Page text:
Thursday, June 7, 2012

Swimming Days

The last day of school, I got home before ten in the morning. I probably watched some TV and Mom fed me lunch. One o'clock the pool opened. Excitement filled me.
Sunblock had not been invented yet. The key was to get burned, then you tanned the rest of the summer. That first night, I was always sick with a blistering burn, smeared with Noxzema, wearing a tank shirt to bed. The next day I wore a T-shirt over my suit, we were allowed only if we had a sunburn. The life guards also watched our backs, warning us if we were getting too much sun. We did use sun tan lotion. Sometimes, we splurged buying cocoanut butter that smelled so good it seemed you could eat it.
One o'clock, kids lined up, most of us with our tags for membership pinned to our suits. The first day, they were bright with the color of the year- red, blue or green with white and a number on it. Some paid whenever they came to the pool, but most of us wore the badge of summer fun. By the end of summer, the color faded if a kid came a lot.
The big overhead door clanged opened. Cheers escaped from the crowd. We filed into the metal building, getting a basket for our clothes, heading to the changing rooms. Most just wore a T-shirt over the suit, so a simple T-shirt and shoes or flip flops went into the wire basket. In the dressing room, a shower was required. Believe me, the life guards make sure our heads were wet.
As I got older, by now as after sixth grade, they knew I had passed the swimming test. I headed for the high dive. We spent the first twenty minutes diving, cannon balling, doing the banana or just crazy jumps, making them up. I practiced so much that the next summer when I was in Florida at my sister's condo, a man thought I dove for competition. Or he could have just thought that was a way to make conversation with a shapely girl. I'll write about Florida later.
Sherry, her sisters and the other Chestnut Street, Haywood Street girls joined this ritual. Sherry and I swam for about two hours. We built up an appetite, so she and I would walk back to her house. We made huge hoagies and chocolate milkshakes. We mixed the shakes in a silver mixing bowl with an electric mixer. We ate, talked and goofed around for about an hour, then returned to the pool to finish up the day session. The pool closed at six.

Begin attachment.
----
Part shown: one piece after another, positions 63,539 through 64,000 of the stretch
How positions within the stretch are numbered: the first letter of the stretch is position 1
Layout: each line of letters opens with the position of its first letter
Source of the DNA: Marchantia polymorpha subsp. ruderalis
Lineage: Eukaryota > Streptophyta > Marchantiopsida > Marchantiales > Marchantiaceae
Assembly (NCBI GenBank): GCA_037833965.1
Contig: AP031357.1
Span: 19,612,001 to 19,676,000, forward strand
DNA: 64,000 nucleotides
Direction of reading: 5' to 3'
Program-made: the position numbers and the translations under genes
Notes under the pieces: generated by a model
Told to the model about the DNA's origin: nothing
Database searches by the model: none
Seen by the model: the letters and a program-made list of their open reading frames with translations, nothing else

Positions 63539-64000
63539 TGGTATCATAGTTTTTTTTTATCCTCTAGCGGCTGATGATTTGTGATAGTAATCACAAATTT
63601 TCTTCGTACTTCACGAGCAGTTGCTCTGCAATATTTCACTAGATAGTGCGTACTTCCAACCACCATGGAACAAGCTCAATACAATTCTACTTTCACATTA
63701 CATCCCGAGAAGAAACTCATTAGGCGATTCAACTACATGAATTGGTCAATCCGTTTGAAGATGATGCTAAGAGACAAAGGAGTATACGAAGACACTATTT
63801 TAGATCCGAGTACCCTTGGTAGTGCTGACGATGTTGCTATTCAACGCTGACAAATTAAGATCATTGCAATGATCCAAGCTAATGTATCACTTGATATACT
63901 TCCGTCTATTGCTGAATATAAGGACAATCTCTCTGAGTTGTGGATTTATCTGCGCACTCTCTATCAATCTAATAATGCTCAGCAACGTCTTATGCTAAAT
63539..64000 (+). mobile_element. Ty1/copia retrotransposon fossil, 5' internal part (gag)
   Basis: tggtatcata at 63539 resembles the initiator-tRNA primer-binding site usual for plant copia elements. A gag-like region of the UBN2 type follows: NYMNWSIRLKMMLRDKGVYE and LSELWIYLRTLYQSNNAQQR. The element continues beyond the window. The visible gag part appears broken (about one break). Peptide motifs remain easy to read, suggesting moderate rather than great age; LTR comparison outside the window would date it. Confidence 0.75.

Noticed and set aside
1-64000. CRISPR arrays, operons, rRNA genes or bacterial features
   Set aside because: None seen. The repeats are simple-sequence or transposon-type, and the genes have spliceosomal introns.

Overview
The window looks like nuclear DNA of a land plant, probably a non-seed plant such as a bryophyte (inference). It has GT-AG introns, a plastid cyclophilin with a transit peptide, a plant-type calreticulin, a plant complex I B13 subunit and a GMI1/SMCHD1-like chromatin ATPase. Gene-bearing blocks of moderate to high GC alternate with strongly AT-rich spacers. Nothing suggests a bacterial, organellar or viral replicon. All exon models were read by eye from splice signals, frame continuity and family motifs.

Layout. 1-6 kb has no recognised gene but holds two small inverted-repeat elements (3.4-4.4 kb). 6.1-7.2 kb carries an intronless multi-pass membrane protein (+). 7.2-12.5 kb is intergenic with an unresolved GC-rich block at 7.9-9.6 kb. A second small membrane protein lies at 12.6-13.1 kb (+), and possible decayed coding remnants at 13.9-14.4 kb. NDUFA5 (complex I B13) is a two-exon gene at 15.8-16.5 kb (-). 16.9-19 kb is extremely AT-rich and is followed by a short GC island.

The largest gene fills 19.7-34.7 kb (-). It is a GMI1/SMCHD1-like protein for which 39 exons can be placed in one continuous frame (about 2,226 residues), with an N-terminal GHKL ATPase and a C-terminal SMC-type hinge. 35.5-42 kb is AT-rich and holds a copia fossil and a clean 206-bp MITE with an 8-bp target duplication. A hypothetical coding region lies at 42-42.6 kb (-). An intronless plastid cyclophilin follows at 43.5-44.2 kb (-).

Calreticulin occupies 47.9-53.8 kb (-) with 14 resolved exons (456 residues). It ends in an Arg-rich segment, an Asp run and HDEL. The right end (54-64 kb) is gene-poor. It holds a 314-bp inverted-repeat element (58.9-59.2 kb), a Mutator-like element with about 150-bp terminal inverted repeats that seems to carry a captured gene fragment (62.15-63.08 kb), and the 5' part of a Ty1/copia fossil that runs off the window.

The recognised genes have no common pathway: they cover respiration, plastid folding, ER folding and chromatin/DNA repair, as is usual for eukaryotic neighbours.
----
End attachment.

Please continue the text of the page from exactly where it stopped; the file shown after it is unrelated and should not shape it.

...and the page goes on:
During the five hours, lifeguards called breaks. The kids could sit on the edge with their feet in the water while the two or three adults did laps. One kid, usually a boy, would "fall off." The whistle blew and everyone laughed. A sheepish grin, shrug of the shoulder, but a look like "I still got in the water" covered the kid's face.
Two evenings the pool opened from seven to nine, usually Tuesdays and Thursdays. I envied Friday nights, teen swim, from eight to ten. At the end of the summer, even though we were twelve, Georgianna, the head life guard, allowed us to join this magical night. We loved it because swimming in the dark with the lights under the water proved mysterious. The teen guys we eyed and dreamed about.
We walked home on these summer evenings under the shaded street lights in a big group. After that last teen swim, the group strolled along Route 18 on the depressed sidewalk, more dirt than concrete. The boy visiting his uncle and the new aunt put his arm around me. He was sixteen, from "Pittsburgh," which really meant he was from a small town outside of Pittsburgh. We also necked later that evening on his uncle's picnic table.
Word of this, because girls love to talk, got back to my parents. A worker at the Dairy Queen overheard the conversation. I was grounded for a week, by that time the boy had returned home for the summer. I didn't see him again for four years.
My dad showed himself understanding. Mom said I had a zit on my lip from kissing "that boy from Pittsburgh." I felt like I had to change my name to Mollie Mudd. I got mad at the wrong girl that I thought had blabbered.
My awakening that end of summer to a new world. Kissing boys was fun. Girls liked to talk. Parents found out and the consequences were not pleasant. There was always a joke in West Middlesex that if a kid did something wrong, someone always reported it to the parents before he got home.
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